Showing posts with label non-toxic plants. Show all posts
Showing posts with label non-toxic plants. Show all posts

Monday 13 May 2024

Nine house plants safe (non-toxic) for domestic cats

Here are nine houseplants which are safe for domestic cats. It is nice to see a list of safe houseplants because so many articles write about plants that are dangerous for cats. And many plants are. The most dangerous, as you might know, is the Lily but here are some safe ones.

Baby Rubber Plant: according to a very good source, the ASPCA, this plant is safe for cats and dogs. The plant likes filtered light and the potting soil should have plenty of organic material. It's a plant which helps to remove impurities from the air and I believe it comes in different shades of green and variegation.


Ponytail Plant - Ponytail Palm - Beaucarnea recurvata

The Ponytail Palm (Beaucarnea recurvata) is a captivating houseplant with a unique appearance. Despite its name, it’s not a true palm but belongs to the Asparagaceae family. Here are some key details:

  • Appearance: It features long, slender, arching leaves that resemble a ponytail, hence its name. The swollen base of its stem gives it the nickname “elephant’s foot.”
  • Size: In the wild, it can reach up to 4.5 meters (about 15 feet), but indoors, it typically grows to around 2.5 meters (8 feet).
  • Care Tips: Light: Place it in bright, indirect light (near a north-facing window or set back from a south/west-facing window).
  • Soil: Use free-draining houseplant compost.
  • Watering: Water sparingly—allow the compost to dry out completely between waterings.
  • Pruning: It doesn’t require pruning, but you can trim brown tips for aesthetics.
  • Winter Care: Reduce watering during dormancy.
  • Pet-Friendly: Good news—it’s not toxic to cats or dogs!

African Violet - Saintpaulia

African violets, also known as Saintpaulia, are charming little houseplants prized for their vibrant blooms and fuzzy leaves. They are not actually violets, but rather part of the Gesneriaceae family, and are native to the tropical rainforests of Tanzania and Kenya in eastern Africa.

Here are some tips for caring for African violets:
  • Light: African violets prefer bright, indirect light. Avoid placing them in direct sunlight, as this can scorch the leaves.
  • Water: African violets should be watered from the bottom to avoid getting water on the leaves. Allow the soil to dry slightly between waterings.
  • Humidity: African violets prefer high humidity. You can increase the humidity around your plants by placing them on a tray filled with pebbles and water, or by using a humidifier.
  • Temperature: African violets prefer warm temperatures, between 65-75 degrees Fahrenheit.
  • Fertilizer: African violets can be fertilized with a weak solution of liquid fertilizer once a month during the growing season.

Spider Plant: These are pretty, grow well when hung (keeping them away from most cats), and quickly produce new leaves and baby plants if nibbled upon.

Rattlesnake Plant: Also known as Calathea lancifolia, this plant has beautiful striped leaves and is safe for cats.

Boston Fern: With shaggy fronds, Boston Ferns are a great choice for cat-friendly homes.

Polka Dot Plant: The Polka Dot Plant (Hypoestes phyllostachya) features colourful, spotted leaves and is non-toxic to cats.

Remember, every cat is different, so always be mindful and observe your pet’s behaviour around plants. 😺🌿

Sources for above: Gardeners World, Bing,, Typically Tropical.


Cast Iron Plant - (Aspidistra)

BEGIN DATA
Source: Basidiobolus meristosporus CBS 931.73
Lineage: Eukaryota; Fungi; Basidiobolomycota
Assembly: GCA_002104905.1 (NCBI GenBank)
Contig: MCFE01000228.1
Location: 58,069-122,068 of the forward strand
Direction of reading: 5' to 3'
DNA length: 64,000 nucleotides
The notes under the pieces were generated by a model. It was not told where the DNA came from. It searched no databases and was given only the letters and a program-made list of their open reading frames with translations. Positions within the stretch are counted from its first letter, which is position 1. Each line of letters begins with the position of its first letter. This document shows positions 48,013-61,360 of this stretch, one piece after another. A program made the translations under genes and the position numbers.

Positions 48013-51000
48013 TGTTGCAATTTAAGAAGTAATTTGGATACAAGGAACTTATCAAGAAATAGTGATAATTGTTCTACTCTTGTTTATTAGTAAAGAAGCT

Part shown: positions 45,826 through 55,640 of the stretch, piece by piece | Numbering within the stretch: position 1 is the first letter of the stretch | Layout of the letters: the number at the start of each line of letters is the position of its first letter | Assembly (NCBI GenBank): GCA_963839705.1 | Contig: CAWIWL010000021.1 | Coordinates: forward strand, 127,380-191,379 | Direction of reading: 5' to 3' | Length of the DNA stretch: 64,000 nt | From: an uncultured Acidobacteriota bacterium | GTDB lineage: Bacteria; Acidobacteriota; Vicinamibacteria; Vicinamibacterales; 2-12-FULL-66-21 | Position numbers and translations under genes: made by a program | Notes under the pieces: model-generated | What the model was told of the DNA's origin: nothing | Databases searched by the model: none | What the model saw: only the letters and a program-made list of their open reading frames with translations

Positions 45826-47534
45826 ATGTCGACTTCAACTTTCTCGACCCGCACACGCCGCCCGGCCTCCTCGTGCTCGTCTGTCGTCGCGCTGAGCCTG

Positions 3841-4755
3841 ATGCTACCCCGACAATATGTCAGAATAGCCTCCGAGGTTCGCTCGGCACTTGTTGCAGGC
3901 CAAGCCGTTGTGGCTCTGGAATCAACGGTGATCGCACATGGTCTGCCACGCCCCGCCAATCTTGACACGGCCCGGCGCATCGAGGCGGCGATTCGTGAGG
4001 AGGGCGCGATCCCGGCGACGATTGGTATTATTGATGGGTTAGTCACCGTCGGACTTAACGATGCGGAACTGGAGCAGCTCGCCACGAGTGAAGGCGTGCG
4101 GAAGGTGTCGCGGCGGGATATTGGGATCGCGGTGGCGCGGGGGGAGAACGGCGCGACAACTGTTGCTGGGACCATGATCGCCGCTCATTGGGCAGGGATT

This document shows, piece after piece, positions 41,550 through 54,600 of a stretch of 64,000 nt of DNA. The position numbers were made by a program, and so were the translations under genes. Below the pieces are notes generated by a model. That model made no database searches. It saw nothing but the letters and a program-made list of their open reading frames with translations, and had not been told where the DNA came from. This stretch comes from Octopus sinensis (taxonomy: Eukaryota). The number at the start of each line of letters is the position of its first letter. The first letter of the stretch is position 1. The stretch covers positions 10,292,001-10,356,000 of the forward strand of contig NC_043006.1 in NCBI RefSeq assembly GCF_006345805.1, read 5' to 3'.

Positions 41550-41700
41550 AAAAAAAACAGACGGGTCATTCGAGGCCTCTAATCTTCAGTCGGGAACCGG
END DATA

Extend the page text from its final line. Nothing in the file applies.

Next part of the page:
Certainly! The Cast Iron Plant (Aspidistra elatior) is a robust perennial native to Japan and Taiwan. Here are some key details:

  • Appearance: It features lush, dark green, glossy leaves that grow straight out of the soil in a clumping fashion.
  • Size: Typically reaches 1-3 feet in height (30-90 cm) and spreads out to about 2-3 feet (60-90 cm).
  • Flowers: Small, brownish-cream blooms appear near the soil surface in late winter or early spring, but they’re often inconspicuous.
  • Hardiness: Hardy in USDA zones 7-11, making it suitable for shaded garden areas or indoor settings.
  • Uses: Widely grown as a houseplant due to its resilience in low-light conditions.
  • Trivia: It’s known as the “cast-iron plant” because of its ability to withstand neglect and tough conditions.

Feel free to add this hardy plant to your indoor collection! 🌿🏑


Dwarfpalm (Collinea) - other names: Good Luck palm, Parlor palm

Certainly! The Parlor Palm (Chamaedorea elegans), also known by various other names such as “Dwarf Palm,” “Good Luck Palm,” and “Neanthe Bella Palm,” is a delightful indoor plant with attractive light green fronds. Here are some key details:

  • Origin: Native to Mexico and Guatemala, it has been a popular houseplant since Victorian times.
  • Appearance: Its lush, graceful fronds grow in a compact clumping form.
  • Low Maintenance: The Parlor Palm is tolerant of low light levels and dry air. It’s also an excellent air purifier.
  • Growth: Slow-growing, it may produce tiny yellow flowers and black fruits when mature.
  • Pet-Friendly: Good news for cat and dog owners—it’s not toxic to pets!
  • Care Tips: Light: Bright, indirect light is ideal. Avoid direct sunlight.
  • Temperature: Keep it in a warm room (around 18°C-24°C) with a minimum of 10°C.
  • Watering: Water when the top few centimetres of compost have dried out (more frequent in warm weather).
  • Repotting: Repot only when root-bound, typically every three years.
  • Misting: Mist the plant a few times a week to maintain humidity.

Enjoy your Parlour Palm—it’s a charming addition to any indoor space!


P.S. please forgive the occasional typo. These articles are written at breakneck speed using Dragon Dictate. I have to prepare them in around 20 mins.

Wednesday 3 April 2024

If so many plants are toxic to cats, how is it they don't all die in the wild?

Here are some reasons in response to the question in the title:

The question refers to plants in the wild. We don't know how many of them are toxic to cats and in any case not as many as the question in the title suggests (but see below for a short list). This contradicts the implication in the title that many or most are toxic.

But more importantly, there is grass outside and cats favour eating grass and in favouring grass they will ignore eating plants. They understand that grass is okay and safe to eat.